Minerva could not find a fleck or flaw—even Envy can not censure perfect art—enraged because Arachne had such skill she ripped the web, and ruined all the scenes that showed those wicked actions of the Gods; and with her boxwood shuttle in her hand, struck the unhappy mortal on her head,—struck sharply thrice, and even once again. Arachne's spirit, deigning not to brook such insult, brooded on it, till she tied a cord around her neck, and hung herself. Minerva, moved to pity at the sight, sustained and saved her from that bitter death; but, angry still, pronounced another doom: “Although I grant you life, most wicked one, your fate shall be to dangle on a cord, and your posterity forever shall take your example, that your punishment may last forever!” Even as she spoke, before withdrawing from her victim's sight, she sprinkled her with juice—extract of herbs of Hecate. At once all hair fell off, her nose and ears remained not, and her head shrunk rapidly in size, as well as all her body, leaving her diminutive.—Her slender fingers gathered to her sides as long thin legs; and all her other parts were fast absorbed in her abdomen—whence she vented a fine thread;—and ever since, Arachne, as a spider, weaves her web.
 All Lydia was astonished at her fate the Rumor spread to Phrygia, soon the world was filled with fear and wonder. Niobe had known her long before,—when in Maeonia near to Mount Sipylus; but the sad fate which overtook Arachne, lost on her, she never ceased her boasting and refused to honor the great Gods. So many things increased her pride: She loved to boast her husband's skill, their noble family, the rising grandeur of their kingdom. Such felicities were great delights to her; but nothing could exceed the haughty way she boasted of her children: and, in truth, Niobe might have been adjudged on earth, the happiest mother of mankind, if pride had not destroyed her wit. It happened then, that Manto, daughter of Tiresias, who told the future; when she felt the fire of prophecy descend upon her, rushed upon the street and shouted in the midst: “You women of Ismenus! go and give to high Latona and her children, twain, incense and prayer. Go, and with laurel wreathe your hair in garlands, as your sacred prayers arise to heaven. Give heed, for by my speech Latona has ordained these holy rites.” At once, the Theban women wreathe their brows with laurel, and they cast in hallowed flame the grateful incense, while they supplicate all favors of the ever-living Gods.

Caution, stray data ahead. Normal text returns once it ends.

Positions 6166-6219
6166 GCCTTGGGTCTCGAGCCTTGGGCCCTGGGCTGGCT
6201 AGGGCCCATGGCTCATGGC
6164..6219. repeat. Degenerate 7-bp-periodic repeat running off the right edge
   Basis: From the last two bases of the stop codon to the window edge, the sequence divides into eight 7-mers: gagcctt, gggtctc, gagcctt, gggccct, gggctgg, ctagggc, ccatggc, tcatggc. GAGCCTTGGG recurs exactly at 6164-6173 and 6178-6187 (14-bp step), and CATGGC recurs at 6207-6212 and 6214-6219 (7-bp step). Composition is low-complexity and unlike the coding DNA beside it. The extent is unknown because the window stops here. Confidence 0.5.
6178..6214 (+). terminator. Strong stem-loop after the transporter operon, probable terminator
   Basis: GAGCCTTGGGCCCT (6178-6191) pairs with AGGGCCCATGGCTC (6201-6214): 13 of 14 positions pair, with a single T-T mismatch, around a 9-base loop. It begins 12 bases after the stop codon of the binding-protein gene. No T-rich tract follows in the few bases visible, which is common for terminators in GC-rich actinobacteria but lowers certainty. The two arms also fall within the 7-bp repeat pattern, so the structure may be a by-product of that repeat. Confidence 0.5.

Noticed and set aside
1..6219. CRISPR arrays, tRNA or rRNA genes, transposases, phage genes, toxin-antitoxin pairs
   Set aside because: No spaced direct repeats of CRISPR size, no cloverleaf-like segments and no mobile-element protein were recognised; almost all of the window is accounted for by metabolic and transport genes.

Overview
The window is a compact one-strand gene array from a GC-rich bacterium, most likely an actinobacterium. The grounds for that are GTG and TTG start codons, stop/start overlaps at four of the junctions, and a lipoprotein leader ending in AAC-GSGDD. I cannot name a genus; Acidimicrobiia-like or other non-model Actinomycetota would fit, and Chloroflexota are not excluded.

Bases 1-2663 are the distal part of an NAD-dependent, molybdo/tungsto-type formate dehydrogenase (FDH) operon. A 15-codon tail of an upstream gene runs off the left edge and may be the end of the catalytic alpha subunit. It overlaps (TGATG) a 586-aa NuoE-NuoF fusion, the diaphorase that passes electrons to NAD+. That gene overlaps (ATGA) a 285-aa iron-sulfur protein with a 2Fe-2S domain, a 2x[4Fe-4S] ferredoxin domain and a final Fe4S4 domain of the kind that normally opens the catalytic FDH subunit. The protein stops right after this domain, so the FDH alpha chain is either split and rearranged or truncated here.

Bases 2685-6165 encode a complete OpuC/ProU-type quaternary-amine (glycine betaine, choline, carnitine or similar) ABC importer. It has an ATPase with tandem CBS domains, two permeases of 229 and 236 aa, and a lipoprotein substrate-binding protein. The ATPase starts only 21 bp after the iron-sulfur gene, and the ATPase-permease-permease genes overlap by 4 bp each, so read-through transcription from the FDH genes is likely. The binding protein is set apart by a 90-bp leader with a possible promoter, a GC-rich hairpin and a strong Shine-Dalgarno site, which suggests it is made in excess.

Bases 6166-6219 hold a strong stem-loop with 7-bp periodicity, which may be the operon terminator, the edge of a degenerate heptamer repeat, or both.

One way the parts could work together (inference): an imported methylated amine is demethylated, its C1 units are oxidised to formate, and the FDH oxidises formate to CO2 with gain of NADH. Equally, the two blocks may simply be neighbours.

And while they worship, Niobe comes there, surrounded with a troup that follow her, and most conspicuous in her purple robe, bright with inwoven threads of yellow gold. Beautiful in her anger, she tosses back her graceful head. The glory of her hair shines on her shoulders. Standing forth, she looks upon them with her haughty eyes, and taunts them, “Madness has prevailed on you to worship some imagined Gods of Heaven, which you have only heard of; but the Gods that truly are on earth, and can be seen, are all neglected! Come, explain to me, why is Latona worshiped and adored, and frankincense not offered unto me? For my divinity is known to you. “Tantalus was my father, who alone approached the tables of the Gods in heaven; my mother, sister of the Pleiades, was daughter of huge Atlas, who supports the world upon his shoulders; I can boast of Jupiter as father of my sire, I count him also as my father-in-law. The peoples of my Phrygia dread my power, and I am mistress of the palace built by Cadmus. By my husband, I am queen of those great walls that reared themselves to the sweet music of his sounding lyre. We rule together all the people they encompass and defend. And everywhere my gaze is turned, an evidence of wealth is witnessed. In my features you can see the beauty of a goddess, but above that majesty is all the glory due to me, the mother of my seven sons and daughters seven. And the time will come when by their marriage they will magnify the circle of my power invincible.